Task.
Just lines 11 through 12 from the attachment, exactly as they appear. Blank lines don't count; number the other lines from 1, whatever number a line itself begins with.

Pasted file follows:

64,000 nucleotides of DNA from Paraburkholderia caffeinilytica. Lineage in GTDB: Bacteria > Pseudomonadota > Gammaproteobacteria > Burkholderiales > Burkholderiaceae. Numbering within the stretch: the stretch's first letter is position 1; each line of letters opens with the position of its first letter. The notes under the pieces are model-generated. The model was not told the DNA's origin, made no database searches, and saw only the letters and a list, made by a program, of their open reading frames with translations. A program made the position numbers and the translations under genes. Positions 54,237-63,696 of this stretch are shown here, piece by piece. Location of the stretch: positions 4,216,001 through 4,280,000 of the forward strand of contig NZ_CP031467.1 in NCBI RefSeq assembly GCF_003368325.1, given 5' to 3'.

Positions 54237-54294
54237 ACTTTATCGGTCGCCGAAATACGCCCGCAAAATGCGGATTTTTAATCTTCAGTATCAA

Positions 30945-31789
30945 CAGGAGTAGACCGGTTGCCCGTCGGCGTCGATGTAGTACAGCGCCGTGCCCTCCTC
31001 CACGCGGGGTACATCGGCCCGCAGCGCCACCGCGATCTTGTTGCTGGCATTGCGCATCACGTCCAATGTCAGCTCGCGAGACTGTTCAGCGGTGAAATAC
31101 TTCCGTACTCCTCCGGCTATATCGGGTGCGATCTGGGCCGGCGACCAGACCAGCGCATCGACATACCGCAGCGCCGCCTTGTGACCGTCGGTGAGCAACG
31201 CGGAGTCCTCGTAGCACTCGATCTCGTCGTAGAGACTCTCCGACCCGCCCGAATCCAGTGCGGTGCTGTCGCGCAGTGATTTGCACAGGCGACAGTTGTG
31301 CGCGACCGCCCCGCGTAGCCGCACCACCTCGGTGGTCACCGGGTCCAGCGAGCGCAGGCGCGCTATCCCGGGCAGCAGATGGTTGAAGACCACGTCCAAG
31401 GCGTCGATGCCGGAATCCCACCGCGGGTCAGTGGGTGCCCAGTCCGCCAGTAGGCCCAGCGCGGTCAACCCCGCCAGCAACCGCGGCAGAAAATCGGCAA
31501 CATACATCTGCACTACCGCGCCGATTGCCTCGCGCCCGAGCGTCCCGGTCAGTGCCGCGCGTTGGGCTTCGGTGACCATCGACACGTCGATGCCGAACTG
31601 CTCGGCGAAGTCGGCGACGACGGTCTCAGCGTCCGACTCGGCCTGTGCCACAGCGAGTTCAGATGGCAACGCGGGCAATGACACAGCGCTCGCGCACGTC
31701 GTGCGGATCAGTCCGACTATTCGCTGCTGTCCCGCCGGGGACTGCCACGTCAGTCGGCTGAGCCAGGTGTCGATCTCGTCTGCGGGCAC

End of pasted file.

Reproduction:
31501 CATACATCTGCACTACCGCGCCGATTGCCTCGCGCCCGAGCGTCCCGGTCAGTGCCGCGCGTTGGGCTTCGGTGACCATCGACACGTCGATGCCGAACTG
31601 CTCGGCGAAGTCGGCGACGACGGTCTCAGCGTCCGACTCGGCCTGTGCCACAGCGAGTTCAGATGGCAACGCGGGCAATGACACAGCGCTCGCGCACGTC